In the 19th century, the most photographed man in the world wasn’t Walt Whitman or Ulysses S. Grant or even Abraham Lincoln. It was Frederick Douglass. The famous orator and abolitionist was known for using his eloquent voice to impart the horrors of slavery, which he had experienced firsthand. He traveled all over the country, speaking to large crowds and making arguments to end the enslavement of Black people. On the days when there were no scheduled lectures, he would visit a daguerreotype studio to have his picture taken. He enlisted these images as another thrust of his campaign, offering the public a positive view of a Black person to oppose the negative caricatures that were commonplace in newspapers. His handsome portrait was a weapon against these malicious images, because his photographs were sold by, and distributed from, the studios he visited. With them, picture by picture, he slowly changed the public’s perception of an African-American. Frederick Douglass knew back in the 19th century that Black images mattered.
When Douglass had his pictures taken, rendering an image of a person was a democratic expression. For a small sum, the kitchen chemistry to sensitize a glass plate made it easy for anyone to have his or her image captured. Doing so became even easier as photography was adopted as an American pastime, and camera manufacturers not only produced film, but processed it. Taking pictures became a big business. And W.E.B. DuBois, an African-American scholar born about 50 years after Douglass, also had great hopes that it would serve the cause of racial justice. DuBois knew the power of displaying Black images to sway the American consciousness. And he used pictures to showcase his race’s achievements with material that included portraits of educated Black individuals, images he showed in his Exhibit of American Negroes at the 1900 World’s Fair in Paris.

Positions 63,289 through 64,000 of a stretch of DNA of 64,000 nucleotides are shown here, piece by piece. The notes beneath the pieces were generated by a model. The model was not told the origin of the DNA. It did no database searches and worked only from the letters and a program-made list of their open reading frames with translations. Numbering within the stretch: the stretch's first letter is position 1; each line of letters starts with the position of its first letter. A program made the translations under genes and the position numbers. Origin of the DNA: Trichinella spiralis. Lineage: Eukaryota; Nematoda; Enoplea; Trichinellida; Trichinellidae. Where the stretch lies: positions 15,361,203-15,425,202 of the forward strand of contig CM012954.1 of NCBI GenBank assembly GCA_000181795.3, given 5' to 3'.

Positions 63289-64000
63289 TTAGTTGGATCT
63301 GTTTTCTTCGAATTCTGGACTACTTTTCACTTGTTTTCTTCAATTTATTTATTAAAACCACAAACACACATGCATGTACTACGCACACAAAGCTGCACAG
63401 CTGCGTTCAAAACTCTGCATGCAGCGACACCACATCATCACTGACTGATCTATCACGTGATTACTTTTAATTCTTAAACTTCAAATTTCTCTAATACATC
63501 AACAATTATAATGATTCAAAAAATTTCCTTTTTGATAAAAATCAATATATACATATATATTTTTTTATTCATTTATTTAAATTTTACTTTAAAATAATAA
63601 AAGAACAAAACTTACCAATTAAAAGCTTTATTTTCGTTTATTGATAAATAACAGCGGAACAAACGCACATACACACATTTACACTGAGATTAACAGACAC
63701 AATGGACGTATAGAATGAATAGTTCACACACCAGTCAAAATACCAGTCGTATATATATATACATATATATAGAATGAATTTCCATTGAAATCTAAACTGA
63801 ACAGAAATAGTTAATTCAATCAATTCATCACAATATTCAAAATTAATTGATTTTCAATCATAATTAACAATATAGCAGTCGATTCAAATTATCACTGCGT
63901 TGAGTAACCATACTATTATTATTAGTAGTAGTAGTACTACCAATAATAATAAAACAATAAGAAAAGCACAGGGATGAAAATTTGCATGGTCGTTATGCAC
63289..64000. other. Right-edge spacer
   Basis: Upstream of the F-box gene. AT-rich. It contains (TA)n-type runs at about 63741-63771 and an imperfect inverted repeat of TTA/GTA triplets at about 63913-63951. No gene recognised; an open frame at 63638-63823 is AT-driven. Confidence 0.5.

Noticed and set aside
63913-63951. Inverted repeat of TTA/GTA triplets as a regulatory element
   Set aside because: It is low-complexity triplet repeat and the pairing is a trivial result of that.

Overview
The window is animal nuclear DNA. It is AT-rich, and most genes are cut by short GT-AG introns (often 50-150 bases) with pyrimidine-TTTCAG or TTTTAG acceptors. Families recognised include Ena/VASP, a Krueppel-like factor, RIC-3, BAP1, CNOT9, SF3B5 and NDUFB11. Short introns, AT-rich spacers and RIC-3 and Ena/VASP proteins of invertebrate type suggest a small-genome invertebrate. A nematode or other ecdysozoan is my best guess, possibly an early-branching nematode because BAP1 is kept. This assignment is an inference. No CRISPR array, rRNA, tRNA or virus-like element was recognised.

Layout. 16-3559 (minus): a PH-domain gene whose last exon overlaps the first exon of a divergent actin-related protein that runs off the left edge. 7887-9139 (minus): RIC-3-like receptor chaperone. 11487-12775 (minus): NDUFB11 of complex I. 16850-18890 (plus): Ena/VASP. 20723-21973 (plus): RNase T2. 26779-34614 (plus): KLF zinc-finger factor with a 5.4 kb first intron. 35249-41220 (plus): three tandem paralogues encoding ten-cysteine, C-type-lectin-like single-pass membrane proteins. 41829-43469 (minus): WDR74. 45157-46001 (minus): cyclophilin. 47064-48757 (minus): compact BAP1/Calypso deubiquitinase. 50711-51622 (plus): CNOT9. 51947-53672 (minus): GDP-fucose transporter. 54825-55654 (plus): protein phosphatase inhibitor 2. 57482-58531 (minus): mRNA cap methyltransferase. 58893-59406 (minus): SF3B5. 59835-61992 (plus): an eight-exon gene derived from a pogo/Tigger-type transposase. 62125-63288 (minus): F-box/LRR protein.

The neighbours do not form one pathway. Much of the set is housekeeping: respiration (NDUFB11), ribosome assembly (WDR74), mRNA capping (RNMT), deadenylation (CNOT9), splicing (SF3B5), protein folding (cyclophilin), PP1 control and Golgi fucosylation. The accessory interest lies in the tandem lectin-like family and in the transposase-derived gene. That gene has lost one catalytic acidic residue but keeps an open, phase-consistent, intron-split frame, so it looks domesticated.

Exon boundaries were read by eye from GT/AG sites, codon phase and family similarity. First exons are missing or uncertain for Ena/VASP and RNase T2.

But unlike Douglass, DuBois grew leery of photography. Although it was a powerful way to push back against the stereotypes, this tool was starting to work against him. DuBois noticed that “the average white photographer does not know how to deal with colored skins,” he said. And the resulting pictures of Black people were often a “horrible botch.”
In 1915, as DuBois struggled with images of Black people, photography—and portrayals of African-Americans in particular—took a hideous turn. That year D. W. Griffith released his film The Birth of a Nation. This movie fabricated a false narrative of the Civil War and offered a redemptive account of the acts of the Ku Klux Klan: Griffith depicted the white supremacist secret society saving the nation from lecherous Black people (who were actually white actors in blackface). His film became the most loved movie in the nation. It was even watched in the White House by its fan in chief, President Woodrow Wilson. Griffith was a masterful moviemaker who pioneered the close-up, scenic long shot, and the crosscut. And he created a film that further contaminated the country. Griffith, like DuBois and Douglass, knew the power of pictures.
Negative portrayals of Black Americans took on a new force as, within a year after The Birth of a Nation, the Great Migration from the South to the North began. While many books will say that African-Americans came to the North for jobs, a truer reason was that they were fleeing for their lives. Terror was the law of the land, and lynchings were very common. For many of these murders, cameras were ringside, capturing burned and broken Black bodies. These photographs were often sold and distributed. Unlike Douglass’s portraits, they were not rendered to make African-Americans more human but less.